Definition of Cause

1. Noun. Events that provide the generative force that is the origin of something. "They are trying to determine the cause of the crash"

Generic synonyms: Inception, Origin, Origination
Specialized synonyms: Antecedent, Aetiology, Etiology, Factor, Producer, Mutagenesis
Derivative terms: Causal



2. Verb. Give rise to; cause to happen or occur, not always intentionally. "Cause an accident"

3. Noun. A justification for something existing or happening. "They had good reason to rejoice"
Exact synonyms: Grounds, Reason
Generic synonyms: Justification
Derivative terms: Causal

4. Verb. Cause to do; cause to act in a specified manner. "They cause him to write the letter"; "My wife made me buy a new sofa"

5. Noun. A series of actions advancing a principle or tending toward a particular end. "Contributed to the war effort"

6. Noun. Any entity that produces an effect or is responsible for events or results.

7. Noun. A comprehensive term for any proceeding in a court of law whereby an individual seeks a legal remedy. "The family brought suit against the landlord"
Exact synonyms: Case, Causa, Lawsuit, Suit
Specialized synonyms: Civil Suit, Class Action, Class-action Suit, Countersuit, Criminal Suit, Moot, Bastardy Proceeding, Paternity Suit
Generic synonyms: Legal Proceeding, Proceeding, Proceedings
Category relationships: Jurisprudence, Law
Derivative terms: Sue

Definition of Cause

1. n. That which produces or effects a result; that from which anything proceeds, and without which it would not exist.

2. v. t. To effect as an agent; to produce; to be the occasion of; to bring about; to bring into existence; to make; -- usually followed by an infinitive, sometimes by that with a finite verb.

3. v. i. To assign or show cause; to give a reason; to make excuse.

4. conj. Abbreviation of Because.

Definition of Cause

1. Noun. The source or reason of an event or action ¹

2. Noun. A goal, aim or principle, especially one which transcends purely selfish ends. ¹

3. Verb. To set off an event or action. ¹

4. Verb. To actively produce as a result, by means of force or authority. ¹

¹ Source: wiktionary.com

Definition of Cause

1. to bring about [v CAUSED, CAUSING, CAUSES]

Medical Definition of Cause

1. That which produces an effect or condition; that by which a morbid change or disease is brought about. Origin: L. Causa (05 Mar 2000)

Cause Pictures

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Lexicographical Neighbors of Cause

causalgia
causalgias
causalgic
causalities
causality
causally
causals
causation
causational
causationist
causationists
causations
causative
causatively
causatives
cause (current term)
cause a stir
cause celebre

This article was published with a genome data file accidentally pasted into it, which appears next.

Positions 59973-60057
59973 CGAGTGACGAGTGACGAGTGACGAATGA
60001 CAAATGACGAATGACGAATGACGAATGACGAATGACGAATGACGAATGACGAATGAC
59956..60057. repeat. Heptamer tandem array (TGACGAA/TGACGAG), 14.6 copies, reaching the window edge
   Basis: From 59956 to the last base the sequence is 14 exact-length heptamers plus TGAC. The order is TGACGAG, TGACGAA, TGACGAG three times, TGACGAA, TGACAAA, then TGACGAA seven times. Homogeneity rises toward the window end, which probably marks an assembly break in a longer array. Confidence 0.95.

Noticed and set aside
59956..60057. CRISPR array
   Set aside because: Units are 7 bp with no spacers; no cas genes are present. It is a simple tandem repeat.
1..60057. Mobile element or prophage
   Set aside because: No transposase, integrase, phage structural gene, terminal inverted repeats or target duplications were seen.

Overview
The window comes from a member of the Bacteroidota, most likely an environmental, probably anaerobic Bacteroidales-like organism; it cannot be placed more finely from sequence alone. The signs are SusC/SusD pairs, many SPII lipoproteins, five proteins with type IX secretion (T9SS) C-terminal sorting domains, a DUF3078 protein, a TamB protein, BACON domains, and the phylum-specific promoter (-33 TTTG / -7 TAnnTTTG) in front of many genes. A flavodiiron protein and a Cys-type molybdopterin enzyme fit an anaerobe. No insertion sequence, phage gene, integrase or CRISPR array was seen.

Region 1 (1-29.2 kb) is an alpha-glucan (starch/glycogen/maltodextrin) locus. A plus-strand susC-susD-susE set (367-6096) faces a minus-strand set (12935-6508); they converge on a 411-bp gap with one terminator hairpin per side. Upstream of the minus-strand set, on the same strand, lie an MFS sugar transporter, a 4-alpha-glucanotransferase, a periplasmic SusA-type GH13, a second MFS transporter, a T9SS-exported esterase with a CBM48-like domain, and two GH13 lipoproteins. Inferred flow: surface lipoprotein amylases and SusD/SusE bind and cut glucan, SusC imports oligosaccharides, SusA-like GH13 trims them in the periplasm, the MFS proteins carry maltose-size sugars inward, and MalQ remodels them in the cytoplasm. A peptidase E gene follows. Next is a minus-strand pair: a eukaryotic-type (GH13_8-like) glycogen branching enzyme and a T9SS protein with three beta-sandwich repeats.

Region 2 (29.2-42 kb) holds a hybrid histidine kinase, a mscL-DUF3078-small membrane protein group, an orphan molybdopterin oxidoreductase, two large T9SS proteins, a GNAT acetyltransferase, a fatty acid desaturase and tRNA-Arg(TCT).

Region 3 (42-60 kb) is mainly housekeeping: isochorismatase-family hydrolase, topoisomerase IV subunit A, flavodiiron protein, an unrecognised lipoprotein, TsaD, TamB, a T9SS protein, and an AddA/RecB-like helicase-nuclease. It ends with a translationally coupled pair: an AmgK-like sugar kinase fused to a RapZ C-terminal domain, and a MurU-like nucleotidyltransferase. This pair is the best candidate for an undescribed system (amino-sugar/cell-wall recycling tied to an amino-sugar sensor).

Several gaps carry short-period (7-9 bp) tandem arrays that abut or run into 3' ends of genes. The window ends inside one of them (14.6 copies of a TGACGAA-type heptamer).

cause célèbre
cause of action
cause of death
cause to be perceived
cause to sleep
caused
causedness
causee
causees
causeful
causeless
causelessly

Literary usage of Cause

Below you will find example usage of this term as found in modern and/or classical literature:

1. The Anatomy of Melancholy: What it is with All the Kinds, Causes, Symptoms by Robert Burton (1883)
"09; their abuse?, 373 Miseries of man, 82; how thi'V cause melancholy, ISO; common miseries lid; ..."

2. An Essay Concerning Human Understanding by John Locke (1894)
"From this observation we get the ideas our ideas of cause and effect. ... I. F that has a beginning must have a cause is a true principle of reason, ..."

3. A Treatise of Human Nature: Being an Attempt to Introduce the Experimental by David ( Hume (1890)
"The same relation, then, of cause and effect, common to all of them. which belongs to ... Why a cause is always Necessary. To begin with the first question ..."

4. War and peace by Leo Tolstoy, Sergej Prokof'ev, Lev Tolstoj, Mira Mendelson-Prokofieva, Valerij Gerg'ev, Graham Vick, Humphrey Burton, Aleksandr Gergalov, Elena Prokina, Gegam Gregoriam, Olga Borodina, Jurij Marusin, Nikolaj Okhotnikov, Vasilij Gerelo, Irina Bogatjeva, (1904)
"cause of the movements of bodies, he expressed the property common to all bodies, from the infinitely great to the infinitely small. ..."

5. The Confessions of S. Augustine: Book I-X. by Augustine (1886)
"And I strained to perceive what I now heard, that freewill was the cause of our doing ill, and Thy just judgment of our suffering ill; but I was not able ..."

6. Leaves of Grass by Walt Whitman (1921)
"Thou peerless, passionate, good cause, Thou stern, remorseless, sweet idea. Deathless throughout the ages, races, lands, After a strange sad war, ..."

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